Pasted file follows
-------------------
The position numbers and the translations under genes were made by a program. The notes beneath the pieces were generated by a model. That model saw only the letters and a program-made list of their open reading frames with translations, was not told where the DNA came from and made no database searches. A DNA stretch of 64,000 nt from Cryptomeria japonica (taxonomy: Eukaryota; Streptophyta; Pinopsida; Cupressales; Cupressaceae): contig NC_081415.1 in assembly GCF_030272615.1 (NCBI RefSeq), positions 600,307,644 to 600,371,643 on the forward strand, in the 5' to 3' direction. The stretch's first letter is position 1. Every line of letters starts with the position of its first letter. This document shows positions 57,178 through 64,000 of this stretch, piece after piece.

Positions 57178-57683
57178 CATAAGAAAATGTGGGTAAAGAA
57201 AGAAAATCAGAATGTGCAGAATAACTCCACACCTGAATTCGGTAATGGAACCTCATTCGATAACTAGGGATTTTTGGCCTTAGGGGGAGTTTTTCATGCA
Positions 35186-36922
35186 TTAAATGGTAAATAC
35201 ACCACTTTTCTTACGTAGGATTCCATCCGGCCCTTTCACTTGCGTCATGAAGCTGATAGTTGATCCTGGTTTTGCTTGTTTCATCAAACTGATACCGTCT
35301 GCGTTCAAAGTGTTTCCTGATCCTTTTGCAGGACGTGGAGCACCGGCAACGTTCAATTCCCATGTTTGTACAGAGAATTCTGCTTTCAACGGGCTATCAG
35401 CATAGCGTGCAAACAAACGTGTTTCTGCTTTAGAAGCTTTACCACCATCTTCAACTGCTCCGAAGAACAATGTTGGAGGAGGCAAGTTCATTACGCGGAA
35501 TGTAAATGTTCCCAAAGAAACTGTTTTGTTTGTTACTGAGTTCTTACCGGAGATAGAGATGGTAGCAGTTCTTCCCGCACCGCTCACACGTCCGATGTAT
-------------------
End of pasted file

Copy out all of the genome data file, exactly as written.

The position numbers and the translations under genes were made by a program. The notes beneath the pieces were generated by a model. That model saw only the letters and a program-made list of their open reading frames with translations, was not told where the DNA came from and made no database searches. A DNA stretch of 64,000 nt from Cryptomeria japonica (taxonomy: Eukaryota; Streptophyta; Pinopsida; Cupressales; Cupressaceae): contig NC_081415.1 in assembly GCF_030272615.1 (NCBI RefSeq), positions 600,307,644 to 600,371,643 on the forward strand, in the 5' to 3' direction. The stretch's first letter is position 1. Every line of letters starts with the position of its first letter. This document shows positions 57,178 through 64,000 of this stretch, piece after piece.

Positions 57178-57683
57178 CATAAGAAAATGTGGGTAAAGAA
57201 AGAAAATCAGAATGTGCAGAATAACTCCACACCTGAATTCGGTAATGGAACCTCATTCGATAACTAGGGATTTTTGGCCTTAGGGGGAGTTTTTCATGCA
Positions 35186-36922
35186 TTAAATGGTAAATAC
35201 ACCACTTTTCTTACGTAGGATTCCATCCGGCCCTTTCACTTGCGTCATGAAGCTGATAGTTGATCCTGGTTTTGCTTGTTTCATCAAACTGATACCGTCT
35301 GCGTTCAAAGTGTTTCCTGATCCTTTTGCAGGACGTGGAGCACCGGCAACGTTCAATTCCCATGTTTGTACAGAGAATTCTGCTTTCAACGGGCTATCAG
35401 CATAGCGTGCAAACAAACGTGTTTCTGCTTTAGAAGCTTTACCACCATCTTCAACTGCTCCGAAGAACAATGTTGGAGGAGGCAAGTTCATTACGCGGAA
35501 TGTAAATGTTCCCAAAGAAACTGTTTTGTTTGTTACTGAGTTCTTACCGGAGATAGAGATGGTAGCAGTTCTTCCCGCACCGCTCACACGTCCGATGTAT